Outstanding Review from Amazon 5 Stars:
5.0 out of 5 stars Long-time PHANTOM fans couldn't be happier April 13 2003
By Will Ravenel
To really appreciate the 1996 PHANTOM, it helps to know who he is: whereas other costumed heroes depend heavily on at least one super power and are forever in your face about it, the PHANTOM is the only one who relies on good genes, a white Palomino, a pet wolf, a loyal tribe of pygmy poison people (the Bandar), and a personal fortune to get him past bad times and bad people. He also has this stone fox of a girlfriend (Diana Palmer), a skull throne [THE Skull Throne], and the coolest home on the face of the earth, the Skull Cave.
Many "super"-type heroes have elements of the PHANTOM's lifestyle: Batman, for instance, ripped off the Skull Cave with his Batcave and his wealth; but unlike the PHANTOM Batman isn't saving the world 24 hours a day. Batman clocks in at sundown, works all night, then sleeps it off the next day. Presumably, too, crime in Gotham City isn't always afoot; Batman, as billionaire socialite alter ego Bruce Wayne, mixes it up with the nation's wealthiest 1% whenever possible. And who built the Batplane, the Bat-o-cycle, the Batmobile, the Batboat, etc? If Batman's got his own pygmies building this stuff for him, let's see 'em! And what kind of "hero" ADOPTS a teenage boy (Robin) and votes Republican?
The PHANTOM, on the other hand, would drop everything to come to the aid of some pygmy whose ox ate too many dung beetles. When the Bandar have a bake sale, the PHANTOM bakes a pie. Diana been away for a month and hasn't had a chance to write? The PHANTOM broods for about two seconds and puts on a hat, sunglasses, and a checkered trenchcoat, leaves town for the States, and breaks heads until he finds her and knows she's OK. Is that love or what?
Batman, as I mentioned, definitely uses his wealth to give him an edge over the bad guys in the application of technology to whatever skills he's otherwise developed, such as detective work (including working undercover and surveillance) and crime scene analysis. Batman applies his wealth to his own defense as well--the miniaturized gas masks, the canisters of chemicals in his utility belt to bail him out of an endless array of tight jams, and the aforementioned Bat-vehicles aren't cheap. And when he's not sleeping, eating, socializing, and home-schooling Dick Grayson, he's MAKING REPAIRS on all these things. Presumably. And what's with the smoking jacket?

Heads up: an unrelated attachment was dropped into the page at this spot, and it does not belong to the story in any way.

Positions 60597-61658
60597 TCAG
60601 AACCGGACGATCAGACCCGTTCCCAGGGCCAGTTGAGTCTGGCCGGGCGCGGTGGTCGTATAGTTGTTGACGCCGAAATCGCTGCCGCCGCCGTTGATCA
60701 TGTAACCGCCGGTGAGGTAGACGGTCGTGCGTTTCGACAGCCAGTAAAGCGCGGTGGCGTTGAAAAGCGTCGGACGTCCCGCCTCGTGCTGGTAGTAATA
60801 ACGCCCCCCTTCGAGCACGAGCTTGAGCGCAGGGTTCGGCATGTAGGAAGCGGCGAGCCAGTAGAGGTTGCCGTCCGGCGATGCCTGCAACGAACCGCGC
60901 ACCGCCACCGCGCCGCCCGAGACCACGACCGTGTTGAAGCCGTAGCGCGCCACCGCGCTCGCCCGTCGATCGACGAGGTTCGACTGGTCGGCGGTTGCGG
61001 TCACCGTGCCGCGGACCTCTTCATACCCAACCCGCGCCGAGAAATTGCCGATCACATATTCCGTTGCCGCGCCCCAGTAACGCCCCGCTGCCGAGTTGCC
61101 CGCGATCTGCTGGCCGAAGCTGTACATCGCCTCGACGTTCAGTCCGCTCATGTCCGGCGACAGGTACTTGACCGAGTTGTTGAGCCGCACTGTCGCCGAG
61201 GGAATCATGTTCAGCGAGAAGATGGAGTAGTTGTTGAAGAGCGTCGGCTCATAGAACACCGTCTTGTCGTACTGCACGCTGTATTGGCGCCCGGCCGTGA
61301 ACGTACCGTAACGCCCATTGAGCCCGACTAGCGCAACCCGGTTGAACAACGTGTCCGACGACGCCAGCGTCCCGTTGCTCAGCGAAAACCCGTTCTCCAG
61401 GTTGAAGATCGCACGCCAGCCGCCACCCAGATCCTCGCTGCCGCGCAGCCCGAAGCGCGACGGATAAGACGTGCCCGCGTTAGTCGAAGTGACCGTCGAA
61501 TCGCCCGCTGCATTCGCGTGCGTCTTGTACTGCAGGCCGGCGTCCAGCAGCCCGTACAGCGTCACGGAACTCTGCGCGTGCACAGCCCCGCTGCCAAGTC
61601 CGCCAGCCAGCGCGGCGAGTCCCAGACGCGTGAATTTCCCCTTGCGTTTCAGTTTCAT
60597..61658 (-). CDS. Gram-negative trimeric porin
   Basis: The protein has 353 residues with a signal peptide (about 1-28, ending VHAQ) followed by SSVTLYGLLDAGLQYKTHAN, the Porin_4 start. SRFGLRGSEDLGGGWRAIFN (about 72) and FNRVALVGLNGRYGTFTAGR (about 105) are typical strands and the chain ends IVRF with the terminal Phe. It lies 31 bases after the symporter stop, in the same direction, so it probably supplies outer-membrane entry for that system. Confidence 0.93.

The PHANTOM, on the other hand, is wealthy like nobody's business. In his Treasure Room he has, among other things: a goblet cut from a single diamond once owned by Alexander the Great; the Golden Fleece; Excalibur; The Holy Grail; and a specially-designed display case with a single, slightly withered apple inside with two bites taken out of it! I think he has a LITTLE LULU collection in there somewhere too. What impresses me, though, is that with all these chests full of precious stones and jewels and coins and all the rest, this guy is as rich as Scrooge McDuck and you'd never know it.
When he's not out in the world actively opposing bad people on behalf of the innocent, he's doing community service or speaking to schoolkids about the rule of law. And when there is NOTHING to do, he sits on that Skull Throne waiting to spring into action. No fancy weaponry, just a couple of pistols and a right-handed punch hard enough to leave the permanent impression of his skull ring on whatever bad guy's jaw it lands on. No "PHANTOM car/boat/bike/copter/plane" either--just one great big white horse he takes everywhere. Now you know.